Sunday, February 17, 2013

Brain wiring revealed by high-power scanner

Axial41 top
Brain wiring
Image BBC 
BBC Science writer Pallab Ghosh reports February 17, 2013 about a special treat he received!

Scientists are set to release the first batch of data from a project designed to create the first map of the human brain.

The project could help shed light on why some people are naturally scientific, musical or artistic.

Some of the first images were shown at the American Association for the Advancement of Science meeting in Boston.

I found out how researchers are developing new brain imaging techniques for the project by having my own brain scanned.

Scientists at Massachusetts General Hospital are pushing brain imaging to its limit using a purpose built scanner. It is one of the most powerful scanners in the world.

The scanner's magnets need 22MW of electricity - enough to power a nuclear submarine.

The researchers invited me to have my brain scanned. I was asked if I wanted "the 10-minute job or the 45-minute 'full monty'" which would give one of the most detailed scans of the brain ever carried out. Only 50 such scans have ever been done.

I went for the full monty.
Pallab Ghosh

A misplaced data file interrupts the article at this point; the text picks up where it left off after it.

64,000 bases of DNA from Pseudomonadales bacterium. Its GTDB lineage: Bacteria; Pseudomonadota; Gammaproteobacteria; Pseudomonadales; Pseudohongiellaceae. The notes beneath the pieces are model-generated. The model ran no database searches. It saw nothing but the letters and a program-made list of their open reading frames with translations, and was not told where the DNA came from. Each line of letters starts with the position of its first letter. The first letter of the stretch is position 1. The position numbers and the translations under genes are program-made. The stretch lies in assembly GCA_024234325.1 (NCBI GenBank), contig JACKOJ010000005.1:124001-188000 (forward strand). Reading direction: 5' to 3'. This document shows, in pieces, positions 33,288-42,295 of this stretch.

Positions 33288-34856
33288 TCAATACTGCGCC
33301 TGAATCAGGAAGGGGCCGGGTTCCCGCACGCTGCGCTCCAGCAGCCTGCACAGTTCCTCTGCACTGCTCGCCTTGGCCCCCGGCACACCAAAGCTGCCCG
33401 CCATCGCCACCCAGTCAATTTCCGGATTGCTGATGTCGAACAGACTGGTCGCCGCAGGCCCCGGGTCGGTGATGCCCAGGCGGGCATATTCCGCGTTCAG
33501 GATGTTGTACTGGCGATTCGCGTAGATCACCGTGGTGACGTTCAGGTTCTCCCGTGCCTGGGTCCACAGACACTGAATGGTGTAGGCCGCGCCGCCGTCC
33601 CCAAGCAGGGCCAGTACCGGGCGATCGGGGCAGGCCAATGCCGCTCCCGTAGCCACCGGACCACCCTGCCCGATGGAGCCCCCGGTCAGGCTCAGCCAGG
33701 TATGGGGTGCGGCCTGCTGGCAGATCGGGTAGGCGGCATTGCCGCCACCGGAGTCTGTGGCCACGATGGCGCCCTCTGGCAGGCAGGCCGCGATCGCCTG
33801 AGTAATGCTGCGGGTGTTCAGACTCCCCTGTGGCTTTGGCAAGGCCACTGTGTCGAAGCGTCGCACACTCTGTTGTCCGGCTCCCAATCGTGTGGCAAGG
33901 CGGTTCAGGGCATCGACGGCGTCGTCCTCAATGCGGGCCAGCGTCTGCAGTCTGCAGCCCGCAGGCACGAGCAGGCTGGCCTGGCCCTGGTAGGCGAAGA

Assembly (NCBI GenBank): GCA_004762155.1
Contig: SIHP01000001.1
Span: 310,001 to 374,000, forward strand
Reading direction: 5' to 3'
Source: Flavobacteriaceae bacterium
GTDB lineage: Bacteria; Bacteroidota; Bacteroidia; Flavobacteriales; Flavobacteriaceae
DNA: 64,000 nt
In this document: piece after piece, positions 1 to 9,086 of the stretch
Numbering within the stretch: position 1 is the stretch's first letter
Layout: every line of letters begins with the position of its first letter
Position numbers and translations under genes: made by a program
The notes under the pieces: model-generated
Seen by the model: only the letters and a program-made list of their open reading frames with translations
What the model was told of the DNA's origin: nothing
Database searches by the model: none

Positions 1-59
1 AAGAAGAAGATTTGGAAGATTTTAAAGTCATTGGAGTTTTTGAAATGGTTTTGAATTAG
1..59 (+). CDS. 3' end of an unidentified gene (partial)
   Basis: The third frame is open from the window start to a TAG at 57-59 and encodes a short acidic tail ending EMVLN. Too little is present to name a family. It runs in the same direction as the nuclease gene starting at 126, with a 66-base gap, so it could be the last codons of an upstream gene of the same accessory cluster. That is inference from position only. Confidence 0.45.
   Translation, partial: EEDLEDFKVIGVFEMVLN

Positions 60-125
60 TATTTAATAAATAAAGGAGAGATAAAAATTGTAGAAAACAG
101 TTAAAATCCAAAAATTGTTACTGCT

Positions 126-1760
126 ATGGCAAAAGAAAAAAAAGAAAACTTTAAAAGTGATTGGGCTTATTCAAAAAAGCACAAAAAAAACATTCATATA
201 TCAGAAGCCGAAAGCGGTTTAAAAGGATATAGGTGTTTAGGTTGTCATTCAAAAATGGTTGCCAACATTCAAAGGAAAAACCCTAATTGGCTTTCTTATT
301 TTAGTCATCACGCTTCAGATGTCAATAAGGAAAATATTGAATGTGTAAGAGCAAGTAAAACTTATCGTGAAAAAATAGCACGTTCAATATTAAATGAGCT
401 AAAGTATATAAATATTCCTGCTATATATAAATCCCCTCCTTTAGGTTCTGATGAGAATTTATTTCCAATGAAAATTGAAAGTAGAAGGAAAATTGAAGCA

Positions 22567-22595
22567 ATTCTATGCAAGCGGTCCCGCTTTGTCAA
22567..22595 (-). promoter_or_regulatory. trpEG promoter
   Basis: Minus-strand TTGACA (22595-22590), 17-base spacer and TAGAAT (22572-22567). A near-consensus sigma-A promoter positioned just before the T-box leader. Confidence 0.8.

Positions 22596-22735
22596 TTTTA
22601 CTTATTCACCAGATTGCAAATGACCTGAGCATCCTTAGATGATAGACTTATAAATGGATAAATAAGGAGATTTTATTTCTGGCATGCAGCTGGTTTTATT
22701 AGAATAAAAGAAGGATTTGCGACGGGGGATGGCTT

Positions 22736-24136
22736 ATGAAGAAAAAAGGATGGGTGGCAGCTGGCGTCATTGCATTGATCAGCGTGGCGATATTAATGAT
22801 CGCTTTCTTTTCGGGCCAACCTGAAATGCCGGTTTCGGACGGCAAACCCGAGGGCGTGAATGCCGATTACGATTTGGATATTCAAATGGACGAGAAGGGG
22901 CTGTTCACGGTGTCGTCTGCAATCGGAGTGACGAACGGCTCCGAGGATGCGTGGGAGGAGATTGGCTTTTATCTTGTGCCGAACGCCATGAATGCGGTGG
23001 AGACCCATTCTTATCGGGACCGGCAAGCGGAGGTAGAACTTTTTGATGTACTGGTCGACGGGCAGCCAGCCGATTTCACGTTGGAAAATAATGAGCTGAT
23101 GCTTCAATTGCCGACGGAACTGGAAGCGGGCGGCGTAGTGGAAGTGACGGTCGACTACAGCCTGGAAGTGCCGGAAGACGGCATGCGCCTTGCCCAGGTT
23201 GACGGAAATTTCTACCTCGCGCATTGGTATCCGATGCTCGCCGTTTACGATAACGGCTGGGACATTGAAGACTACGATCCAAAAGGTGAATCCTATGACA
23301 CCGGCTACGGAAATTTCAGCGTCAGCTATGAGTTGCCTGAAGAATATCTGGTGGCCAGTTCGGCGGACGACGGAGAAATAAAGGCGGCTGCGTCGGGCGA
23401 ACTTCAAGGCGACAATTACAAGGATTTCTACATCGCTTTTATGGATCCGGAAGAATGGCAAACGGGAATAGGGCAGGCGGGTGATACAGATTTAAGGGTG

Read the entire BBC Science article and see the images and video in this link 

Follow up story by P. Ghosh in BBC March 6, 2013

Sunday, February 10, 2013

Henry Markram gets 1 billion to build a brain simulator

Henry Markram explaining neocortical neurons
Image wikimedia
Israeli scientist Henry Markram (b. 1962) has had enough brain power to win over a cosmic European Union one billion euro grant for his research. He is currently the director of both the Blue Brain and the Human Brain Project at École Polytechnique Fédérale de Lausanne.

The enormous grant awarded to Markram is an obvious fact about the convincing power of human mind over other human minds in fierce competition for funding. (The other project that also got the caveted billion euro grant works on graphene.)

The question now is can Markram deliver a working computerized model of brain within the promised time scale so that in 2023 the world will have the Deep Thinker called Blue Brain. It should be simulating the actions of the 86 billion neurons that we seem to control with such ease in our modest 1.4 cubic litre heads?

BBC correspondent Ed Young writes
The very idea has many neuroscientists in an uproar, and the HBP’s substantial budget, awarded at a tumultuous time for research funding, is not helping. The common refrain is that the brain is just too complicated to simulate, and our understanding of it is at too primordial a stage.

Then, there’s Markram’s strategy. Neuroscientists have built computer simulations of neurons since the 1950s, but the vast majority treat these cells as single abstract points. Markram says he wants to build the cells as they are – gloriously detailed branching networks, full of active genes and electrical activity. He wants to simulate them down to their ion channels – the molecular gates that allow neurons to build up a voltage by shuttling charged particles in and out of their membrane borders. He wants to represent the genes that switch on and off inside them. He wants to simulate the 3,000 or so synapses that allow neurons to communicate with their neighbours.
Ed Young
Read the entire article in BBC Future - Science and Environment February 8, 2013